Sindh lies in a tropical to subtropical region; it is hot in the summer and mild to warm in winter. Temperatures frequently rise above 46 °C (115 °F) between May and August, and the minimum average temperature of 2 °C (36 °F) occurs during December and January in the northern and higher elevated regions. The annual rainfall averages about seven inches, falling mainly during July and August. The southwest monsoon wind begins in mid-February and continues until the end of September, whereas the cool northerly wind blows during the winter months from October to January.

Sindh has Pakistan's second-largest economy, while its provincial capital Karachi is Pakistan's largest city and financial hub, and hosts the headquarters of several multinational banks. Sindh is home to a large portion of Pakistan's industrial sector and contains two of Pakistan's commercial seaports, Port Bin Qasim and the Karachi Port. The remainder of Sindh has an agriculture-based economy and produces fruit, food consumer items, and vegetables for the consumption of other parts of the country. Agriculture is very important in Sindh with cotton, rice, wheat, sugar cane, dates, bananas, and mangoes as the most important crops.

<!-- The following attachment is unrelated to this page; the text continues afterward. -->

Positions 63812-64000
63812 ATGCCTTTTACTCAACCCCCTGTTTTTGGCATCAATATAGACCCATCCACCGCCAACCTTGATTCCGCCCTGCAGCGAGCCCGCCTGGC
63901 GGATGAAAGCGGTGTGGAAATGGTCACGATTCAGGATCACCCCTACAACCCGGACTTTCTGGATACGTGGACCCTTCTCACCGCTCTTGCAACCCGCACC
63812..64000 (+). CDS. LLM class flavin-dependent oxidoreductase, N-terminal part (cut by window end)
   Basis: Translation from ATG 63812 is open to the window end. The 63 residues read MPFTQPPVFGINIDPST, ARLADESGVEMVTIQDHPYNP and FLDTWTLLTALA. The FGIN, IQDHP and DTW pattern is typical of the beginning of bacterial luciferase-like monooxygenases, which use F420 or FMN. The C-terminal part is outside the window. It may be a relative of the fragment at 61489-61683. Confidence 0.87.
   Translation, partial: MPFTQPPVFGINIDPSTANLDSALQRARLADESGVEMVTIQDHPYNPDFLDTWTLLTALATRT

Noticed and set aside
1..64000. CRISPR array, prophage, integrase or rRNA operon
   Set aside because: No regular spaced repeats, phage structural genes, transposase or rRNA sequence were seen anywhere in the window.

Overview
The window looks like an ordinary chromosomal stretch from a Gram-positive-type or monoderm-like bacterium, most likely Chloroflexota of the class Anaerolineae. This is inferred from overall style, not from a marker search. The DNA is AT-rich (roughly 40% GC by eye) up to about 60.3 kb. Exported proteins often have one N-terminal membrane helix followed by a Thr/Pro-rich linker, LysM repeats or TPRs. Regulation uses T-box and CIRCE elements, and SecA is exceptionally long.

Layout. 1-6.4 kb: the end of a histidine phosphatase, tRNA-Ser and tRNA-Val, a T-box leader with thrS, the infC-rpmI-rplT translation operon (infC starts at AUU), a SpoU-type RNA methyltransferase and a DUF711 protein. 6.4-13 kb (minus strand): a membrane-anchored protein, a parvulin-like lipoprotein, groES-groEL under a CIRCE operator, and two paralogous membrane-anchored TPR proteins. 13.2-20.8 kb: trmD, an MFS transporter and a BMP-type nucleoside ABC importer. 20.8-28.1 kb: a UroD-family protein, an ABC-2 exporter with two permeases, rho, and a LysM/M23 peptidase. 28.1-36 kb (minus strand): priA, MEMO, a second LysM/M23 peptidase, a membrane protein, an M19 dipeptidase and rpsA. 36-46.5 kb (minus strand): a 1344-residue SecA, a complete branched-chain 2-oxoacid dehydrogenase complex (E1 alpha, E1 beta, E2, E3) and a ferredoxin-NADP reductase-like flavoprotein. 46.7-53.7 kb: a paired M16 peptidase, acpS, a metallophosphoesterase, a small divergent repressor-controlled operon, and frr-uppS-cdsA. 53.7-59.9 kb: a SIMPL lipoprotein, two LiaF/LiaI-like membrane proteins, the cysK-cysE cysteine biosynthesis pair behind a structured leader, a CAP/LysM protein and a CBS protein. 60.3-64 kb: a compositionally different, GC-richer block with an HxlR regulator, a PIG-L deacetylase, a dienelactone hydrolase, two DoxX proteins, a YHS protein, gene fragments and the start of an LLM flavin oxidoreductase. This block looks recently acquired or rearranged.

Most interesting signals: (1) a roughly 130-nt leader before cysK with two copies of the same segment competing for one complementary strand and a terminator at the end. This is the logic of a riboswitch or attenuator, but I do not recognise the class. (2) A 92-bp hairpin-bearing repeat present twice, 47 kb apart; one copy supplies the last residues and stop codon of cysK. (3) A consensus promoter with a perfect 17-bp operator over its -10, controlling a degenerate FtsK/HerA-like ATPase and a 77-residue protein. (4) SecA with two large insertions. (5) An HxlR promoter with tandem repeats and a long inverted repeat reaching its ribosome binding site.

Sindh also has an almost equal urban-rural divide with an urban population at 52.02% and the rural population at 47.98% wealth inequality is stark with urban Sindh being one of the most prosperous regions in Pakistan to rural Sindh being one of the most impoverished regions. this is due to the fact that Karachi is the financial hub of the province while the rest of the province is dependent on agriculture with outdated technology and unequal land distribution marred with poverty. 

What is the approximate size of your Place, in square kilometers? (New question, not required)


What is the estimated population (current 2020) in your Place?


Challenges: Describe the current (2020) and the future (2050) challenges that your food system faces.